[ii]  About the creation of the Kingdom of Serbs, Croats and Slovenes see: Branko Petranović, Istorija Jugoslavije, knjiga I, Beograd: NOLIT, 1988; Алекс Н. Драгнић, Србија, Никола Пашић и Југославија, Београд: Народна радикална странка, 1994; Vladislav B. Sotirović, Creation of the Kingdom of Serbs, Croats and Slovenes 1914−1918, Vilnius: Vilnius University Press, 2007.

[iii] Pierre Pean, Sébastien Fontenelle, Kosovo une guerre juste” pour créer un etat mafieux, Paris: Librairie Arthème Fayard, 2013.

[iv] See, for instance: Noel Malcolm, Kosovo: A Short History, New York: New York University Press, 1998.

[v] About Serbian-Shqiptars relations in KosMet, see: Душан Т. Батаковић, Косово и Метохија у српско-арбанашким односима, Београд: Чигоја штампа, 2006.

[vi] For instance, it was clearly done in my article: “Kosovo: What Everyone (Really) Needs to Know” (

[vii] In the German language, it is Amselfeld after Amsel for the blackbird and feld for the field.

[viii] The term is derived from shqipojnë, which designates the eagle, possibly totem of a tribe.

[ix] Nevertheless, as a matter of historical fact, Yugoslavia’s Shqiptar political leaders at the federal level used to use this term absolutely freely, during Josip Broz Tito’s era (1945−1980).

[x] By contemporary Balkan population Arnauts used to be experienced in a similar sense as North-American Indians by European population in the 19-th century. However, the Arnauts are the Albanized KosMet Serbs while usual Ottoman term for ethnic Albanians was Arbanesh. It is estimated that today there are approximately 1/3 of the KosMet Shqiptar population to be of the ethnic Serb origin (the Arnauts). About this problem, see: Душан Т. Батаковић, Косово и Метохија: Историја и идеологија, Београд: Чигоја штампа, 2007, 38−46.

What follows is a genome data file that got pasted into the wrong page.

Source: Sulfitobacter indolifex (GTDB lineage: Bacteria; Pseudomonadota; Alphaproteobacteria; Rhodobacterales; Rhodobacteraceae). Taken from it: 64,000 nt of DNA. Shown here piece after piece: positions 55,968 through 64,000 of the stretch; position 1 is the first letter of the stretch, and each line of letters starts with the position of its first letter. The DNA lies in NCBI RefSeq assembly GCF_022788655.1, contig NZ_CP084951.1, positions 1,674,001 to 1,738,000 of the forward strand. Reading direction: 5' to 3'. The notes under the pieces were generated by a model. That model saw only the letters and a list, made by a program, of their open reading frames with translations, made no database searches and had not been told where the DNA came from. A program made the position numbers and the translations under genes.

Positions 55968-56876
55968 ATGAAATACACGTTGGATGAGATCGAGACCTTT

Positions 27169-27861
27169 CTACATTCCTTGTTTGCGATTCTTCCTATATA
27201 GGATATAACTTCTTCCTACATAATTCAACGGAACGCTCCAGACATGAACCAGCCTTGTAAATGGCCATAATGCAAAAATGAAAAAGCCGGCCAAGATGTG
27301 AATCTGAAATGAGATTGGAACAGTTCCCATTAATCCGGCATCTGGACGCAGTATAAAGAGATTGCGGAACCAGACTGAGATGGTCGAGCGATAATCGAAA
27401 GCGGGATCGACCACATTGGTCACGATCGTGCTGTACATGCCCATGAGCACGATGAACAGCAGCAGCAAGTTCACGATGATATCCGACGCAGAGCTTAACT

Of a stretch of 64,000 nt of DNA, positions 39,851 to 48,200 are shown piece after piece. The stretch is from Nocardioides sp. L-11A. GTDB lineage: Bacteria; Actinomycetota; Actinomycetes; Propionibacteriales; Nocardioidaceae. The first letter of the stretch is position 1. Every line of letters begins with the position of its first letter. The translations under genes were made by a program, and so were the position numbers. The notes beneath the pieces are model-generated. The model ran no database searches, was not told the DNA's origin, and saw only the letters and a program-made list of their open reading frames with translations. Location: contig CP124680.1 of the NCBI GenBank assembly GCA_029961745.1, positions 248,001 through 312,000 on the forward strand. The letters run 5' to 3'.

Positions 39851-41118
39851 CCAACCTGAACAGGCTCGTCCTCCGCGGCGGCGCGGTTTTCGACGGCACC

[xi] Peter Bartl, Albanien: Vom Mittelalter bis zur Gegenwart, Regensburg: Verlag Friedrich Pustet, 1995, 20.

[xii] About the Illyrians, see: Aleksandar Stipčević, Iliri: Povijest, život, kultura, II dopunjeno izdanje, Zagreb: Školska knjiga, 1989. In the book by Albanian historian Peter Bartl about Albania and Albanians KosMet as Albanian (Shqiptar) land is very rarely mentioned (Peter Bartl, Albanien: Vom Mittelalter bis zur Gegenwart, Regensburg: Verlag Friedrich Pustet, 1995). Oppositely to the Albanian case, KosMet is very well presented in the national folk songs of the Serbs. About the Slavic and Indo-European roots of the Serbian epic including and KosMet case, see: Александар Лома, Пракосово: Словенски и индоевропски корени српске епике, Београд: САНУ, Балканолошки институт, 2002.

[xiii] There is a false Shiptar interpretation of this toponym as that it was a land of the medieval family Dukagjini of the Shiptar origin.


The statements, views and opinions expressed in this column are solely those of the author and do not necessarily represent those of this site. This site does not give financial, investment or medical advice.

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January 9, 2023

When Muslims make up over 5% of the total population of any European country, It seems like the European country reaches a critical mass, where No Go Zones start to appear.  Many parts of France, Sweden, Belgium, England and the Netherlands have No Go Zones, where the native Europeans dare to enter, and the emergency services regularly get attacked when they enter these No Go Zones. This happens regularly in Sweden and France, and is not much better England, Belgium and the Netherlands.  Islam is obviously not compatible with European culture and customs, and only conflict will ever occur when… Read more »

January 9, 2023
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Muslim Albanians are terrorizing Christian Serbs in Kosovo for 300 years. Kosovo case is very good example how newcomers can expel autochtonous people and occupy their land. Kosovo Serbs are European Palestinians in that matter.

January 11, 2023

Utterly unhelpful essay and comments.